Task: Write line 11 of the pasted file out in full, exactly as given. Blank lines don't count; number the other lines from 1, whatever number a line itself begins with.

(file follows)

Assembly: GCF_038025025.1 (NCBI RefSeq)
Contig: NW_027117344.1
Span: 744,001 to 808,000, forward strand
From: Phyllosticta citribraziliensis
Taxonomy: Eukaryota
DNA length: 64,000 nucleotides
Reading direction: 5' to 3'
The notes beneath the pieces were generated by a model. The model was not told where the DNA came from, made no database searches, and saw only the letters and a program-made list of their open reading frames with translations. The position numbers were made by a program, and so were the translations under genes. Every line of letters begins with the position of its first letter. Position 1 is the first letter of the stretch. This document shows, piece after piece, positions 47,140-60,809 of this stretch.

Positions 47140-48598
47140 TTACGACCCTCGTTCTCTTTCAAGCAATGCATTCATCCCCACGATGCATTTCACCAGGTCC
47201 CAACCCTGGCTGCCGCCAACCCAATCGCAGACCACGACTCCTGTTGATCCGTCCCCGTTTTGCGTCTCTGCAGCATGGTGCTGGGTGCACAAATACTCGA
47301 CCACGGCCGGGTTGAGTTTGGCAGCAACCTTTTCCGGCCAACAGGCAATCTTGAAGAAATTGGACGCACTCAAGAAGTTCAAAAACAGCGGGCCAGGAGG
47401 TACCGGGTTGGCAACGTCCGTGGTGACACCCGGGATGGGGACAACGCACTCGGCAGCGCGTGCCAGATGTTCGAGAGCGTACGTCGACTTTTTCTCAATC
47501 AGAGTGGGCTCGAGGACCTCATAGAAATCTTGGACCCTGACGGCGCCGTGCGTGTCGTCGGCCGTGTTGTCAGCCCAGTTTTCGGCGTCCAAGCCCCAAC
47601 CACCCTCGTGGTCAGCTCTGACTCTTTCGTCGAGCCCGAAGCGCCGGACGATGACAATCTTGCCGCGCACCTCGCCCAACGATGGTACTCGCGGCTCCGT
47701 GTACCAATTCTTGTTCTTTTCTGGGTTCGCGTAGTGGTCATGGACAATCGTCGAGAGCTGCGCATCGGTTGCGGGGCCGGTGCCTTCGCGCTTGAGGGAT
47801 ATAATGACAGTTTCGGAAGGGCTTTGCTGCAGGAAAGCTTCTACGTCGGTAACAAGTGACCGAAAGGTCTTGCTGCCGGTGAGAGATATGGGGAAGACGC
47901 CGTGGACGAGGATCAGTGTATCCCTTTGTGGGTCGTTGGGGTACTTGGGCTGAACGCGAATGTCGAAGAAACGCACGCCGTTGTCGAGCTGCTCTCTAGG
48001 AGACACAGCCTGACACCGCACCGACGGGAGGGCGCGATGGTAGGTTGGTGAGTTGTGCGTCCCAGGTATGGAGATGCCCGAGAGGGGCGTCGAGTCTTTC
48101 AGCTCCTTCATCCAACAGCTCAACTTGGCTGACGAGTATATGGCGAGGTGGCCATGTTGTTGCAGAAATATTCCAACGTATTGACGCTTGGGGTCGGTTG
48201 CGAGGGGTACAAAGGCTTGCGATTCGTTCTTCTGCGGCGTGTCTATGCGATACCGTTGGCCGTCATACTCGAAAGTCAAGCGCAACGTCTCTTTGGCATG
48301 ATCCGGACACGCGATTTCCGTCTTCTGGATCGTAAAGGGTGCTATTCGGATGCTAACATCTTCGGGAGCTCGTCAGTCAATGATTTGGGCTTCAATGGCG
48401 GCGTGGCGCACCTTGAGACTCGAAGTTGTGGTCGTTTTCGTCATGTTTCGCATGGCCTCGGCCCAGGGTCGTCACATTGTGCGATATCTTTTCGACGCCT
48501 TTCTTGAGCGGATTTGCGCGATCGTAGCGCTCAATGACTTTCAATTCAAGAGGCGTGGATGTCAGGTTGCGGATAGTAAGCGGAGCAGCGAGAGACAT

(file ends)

47201 CAACCCTGGCTGCCGCCAACCCAATCGCAGACCACGACTCCTGTTGATCCGTCCCCGTTTTGCGTCTCTGCAGCATGGTGCTGGGTGCACAAATACTCGA